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Armenian Genocide

November 5, 2003
Darleene Barrientos During a special reading at the Glendale Public Library auditorium Thursday, author Peter Balakian will share a discovery about the Armenian Genocide that surprised him: that America actually cared. Balakian will answer questions and read from his book, "The Burning Tigris: The Armenian Genocide and America's Response," on Thursday at the Glendale Public Library's auditorium, 222 E. Harvard St. The event is sold out, but Balakian's book will be sold at the event and he will be available to sign copies.
April 17, 2013
Rep. Adam Schiff (D-Burbank) on Wednesday once again called on President Obama to officially recognize the Armenian genocide of 1915 - a request that for years has gone unfulfilled amid political pressure from a key NATO ally, Turkey.  The genocide of 1915 to 1918 claimed the lives of roughly 1.5 million Armenians under the Ottoman Empire, which became the modern republic of Turkey. Modern day Turkey disputes that genocide took place, claiming the victims were killed during the violent chaos of World War I and its aftermath.
April 21, 2004
Robert Chacon The denial by the Turkish government that it killed more than a million Armenians in the early part of the 20th century sears Nareg Keshishian's soul, as well as those of his fellow American Armenians, he said. "The German government pays reparations to Jews and their families who suffered in the concentration camps. The [Cambodian] Pol Pot regime had been revealed as murderers. Stalin was held accountable for the loss of Ukranian lives.
April 6, 2007
Local author Kay Mouradian will discuss her novel, "A Gift in The Sunlight: An Armenian Story," at 7 p.m. April 11 in the Donald R. Wright Auditorium at Pasadena Central Library. "A Gift in the Sunlight" is inspired by a true story that took place during the Armenian Genocide nearly 100 years ago. A young Armenian girl, Flora, and her family are deported from their homeland in Turkey during World War I. Flora and family are among two million Armenians forced to walk hundreds of miles through the barren deserts of Syria.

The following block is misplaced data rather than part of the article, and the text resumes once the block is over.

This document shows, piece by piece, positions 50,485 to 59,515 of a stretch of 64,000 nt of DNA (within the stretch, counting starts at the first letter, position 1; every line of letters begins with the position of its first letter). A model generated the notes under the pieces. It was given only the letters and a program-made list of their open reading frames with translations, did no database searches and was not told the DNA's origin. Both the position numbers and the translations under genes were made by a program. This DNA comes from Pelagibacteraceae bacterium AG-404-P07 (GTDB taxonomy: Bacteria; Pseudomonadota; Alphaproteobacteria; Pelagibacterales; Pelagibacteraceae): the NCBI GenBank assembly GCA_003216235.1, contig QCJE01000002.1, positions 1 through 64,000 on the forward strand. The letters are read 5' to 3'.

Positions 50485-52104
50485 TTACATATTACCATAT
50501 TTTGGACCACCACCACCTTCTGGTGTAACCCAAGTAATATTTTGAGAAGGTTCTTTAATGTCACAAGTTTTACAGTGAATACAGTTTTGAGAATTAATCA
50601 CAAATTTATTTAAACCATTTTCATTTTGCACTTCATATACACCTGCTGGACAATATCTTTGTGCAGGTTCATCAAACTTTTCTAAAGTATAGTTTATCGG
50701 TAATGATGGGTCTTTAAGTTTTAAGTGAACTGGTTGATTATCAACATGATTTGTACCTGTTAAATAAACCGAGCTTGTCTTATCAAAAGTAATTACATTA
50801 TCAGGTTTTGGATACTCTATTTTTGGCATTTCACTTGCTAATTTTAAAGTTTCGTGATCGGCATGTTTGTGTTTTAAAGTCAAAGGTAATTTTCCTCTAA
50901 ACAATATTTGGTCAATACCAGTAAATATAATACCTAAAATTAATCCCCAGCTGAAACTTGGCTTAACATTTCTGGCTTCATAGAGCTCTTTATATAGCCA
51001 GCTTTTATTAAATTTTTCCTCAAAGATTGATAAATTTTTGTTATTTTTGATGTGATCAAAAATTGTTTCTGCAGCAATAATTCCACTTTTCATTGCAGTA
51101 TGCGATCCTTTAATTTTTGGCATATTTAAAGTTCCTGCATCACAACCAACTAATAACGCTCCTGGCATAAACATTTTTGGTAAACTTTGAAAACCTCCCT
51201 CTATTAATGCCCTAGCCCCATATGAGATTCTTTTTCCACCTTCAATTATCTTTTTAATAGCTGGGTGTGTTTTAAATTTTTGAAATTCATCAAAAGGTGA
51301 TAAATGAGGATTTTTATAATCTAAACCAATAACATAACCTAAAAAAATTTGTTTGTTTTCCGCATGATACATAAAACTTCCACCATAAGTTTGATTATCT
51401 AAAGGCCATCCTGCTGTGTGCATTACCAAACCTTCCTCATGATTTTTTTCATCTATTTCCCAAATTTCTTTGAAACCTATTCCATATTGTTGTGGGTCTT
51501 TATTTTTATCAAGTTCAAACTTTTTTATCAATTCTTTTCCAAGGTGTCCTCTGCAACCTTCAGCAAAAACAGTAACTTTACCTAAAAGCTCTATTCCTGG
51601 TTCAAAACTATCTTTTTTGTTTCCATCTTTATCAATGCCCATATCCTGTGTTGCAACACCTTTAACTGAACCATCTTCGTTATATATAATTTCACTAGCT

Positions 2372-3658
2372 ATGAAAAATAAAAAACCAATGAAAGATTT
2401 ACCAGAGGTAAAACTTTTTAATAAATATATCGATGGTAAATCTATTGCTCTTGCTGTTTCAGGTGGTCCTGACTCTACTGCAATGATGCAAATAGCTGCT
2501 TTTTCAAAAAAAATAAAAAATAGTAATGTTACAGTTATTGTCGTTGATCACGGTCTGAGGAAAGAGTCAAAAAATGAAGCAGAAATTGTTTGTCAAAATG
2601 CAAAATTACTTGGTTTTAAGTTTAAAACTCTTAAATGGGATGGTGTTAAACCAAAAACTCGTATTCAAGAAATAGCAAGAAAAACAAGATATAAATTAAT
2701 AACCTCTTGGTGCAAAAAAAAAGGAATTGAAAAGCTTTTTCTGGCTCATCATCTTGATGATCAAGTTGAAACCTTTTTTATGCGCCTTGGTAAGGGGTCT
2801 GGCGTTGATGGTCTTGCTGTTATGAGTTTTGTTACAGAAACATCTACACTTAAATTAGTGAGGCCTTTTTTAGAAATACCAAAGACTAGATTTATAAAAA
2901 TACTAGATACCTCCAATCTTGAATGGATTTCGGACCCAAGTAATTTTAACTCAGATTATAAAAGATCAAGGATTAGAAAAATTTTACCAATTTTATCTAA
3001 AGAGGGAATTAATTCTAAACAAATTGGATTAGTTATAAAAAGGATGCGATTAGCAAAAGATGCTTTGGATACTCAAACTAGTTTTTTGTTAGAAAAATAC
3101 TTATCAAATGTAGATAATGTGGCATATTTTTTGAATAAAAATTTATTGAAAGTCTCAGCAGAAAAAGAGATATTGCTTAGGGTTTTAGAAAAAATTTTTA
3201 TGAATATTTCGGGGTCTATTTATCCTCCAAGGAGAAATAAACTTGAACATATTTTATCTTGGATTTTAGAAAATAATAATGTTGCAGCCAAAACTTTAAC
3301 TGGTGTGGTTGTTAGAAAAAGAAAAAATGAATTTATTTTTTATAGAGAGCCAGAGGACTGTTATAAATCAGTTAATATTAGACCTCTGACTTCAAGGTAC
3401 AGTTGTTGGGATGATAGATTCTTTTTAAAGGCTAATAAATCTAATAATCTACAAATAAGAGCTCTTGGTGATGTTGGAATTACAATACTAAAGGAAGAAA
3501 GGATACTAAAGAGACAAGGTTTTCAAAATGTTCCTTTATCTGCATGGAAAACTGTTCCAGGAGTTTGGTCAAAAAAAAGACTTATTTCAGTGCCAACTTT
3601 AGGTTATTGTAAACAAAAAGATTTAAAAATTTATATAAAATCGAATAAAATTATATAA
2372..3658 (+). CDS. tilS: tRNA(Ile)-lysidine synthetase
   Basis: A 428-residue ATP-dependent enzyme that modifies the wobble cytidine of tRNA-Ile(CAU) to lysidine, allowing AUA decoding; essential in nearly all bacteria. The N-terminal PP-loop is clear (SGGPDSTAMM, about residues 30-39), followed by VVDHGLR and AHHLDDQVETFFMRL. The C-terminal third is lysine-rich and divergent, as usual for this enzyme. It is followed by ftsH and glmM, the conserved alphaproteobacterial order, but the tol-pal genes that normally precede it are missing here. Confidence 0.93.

By Mary O'Keefe | April 21, 2006
The Glendale Unified School District school board voted unanimously to approve Resolution 28-Remembering the Armenian Genocide and Reaffirming a Better World. The Armenian Genocide is commemorated on April 24. According to statistics from the Armenian National Institute, between the years of 1915 and 1923 it is estimated that two million Armenians living in the Ottoman Empire were killed and over one million were deported by Turkish authorities. Many Armenians were placed into concentration camps.
October 14, 2000
Joyce Rudolph NORTH HOLLYWOOD -- A producer/director hopes his film on Armenian Genocide survivors will educate the public so that history will never be repeated. For more than 25 years, Thousand Oaks resident J. Michael Hagopian documented interviews of 350 survivors in 13 countries for his trilogy, "The Witnesses." The first part, titled "Voices from the Lake," will receive its world premiere at 7 p.m. Wednesday at the Academy of Television Arts and Sciences in North Hollywood.
By Mark Kellam | December 16, 2011
A federal appeals court will rehear a challenge to a California law that has resulted in lawsuits against insurance companies on behalf of victims of the Armenian Genocide. The state law, passed in 2000, extends the statute of limitations for life insurance claims that were never paid out to descendants of Armenian Genocide victims. California residents originally were given a deadline of Dec. 31, 2010, but legislation introduced by Assemblyman Mike Gatto (D-Silver Lake) extended it to Dec. 31, 2016.
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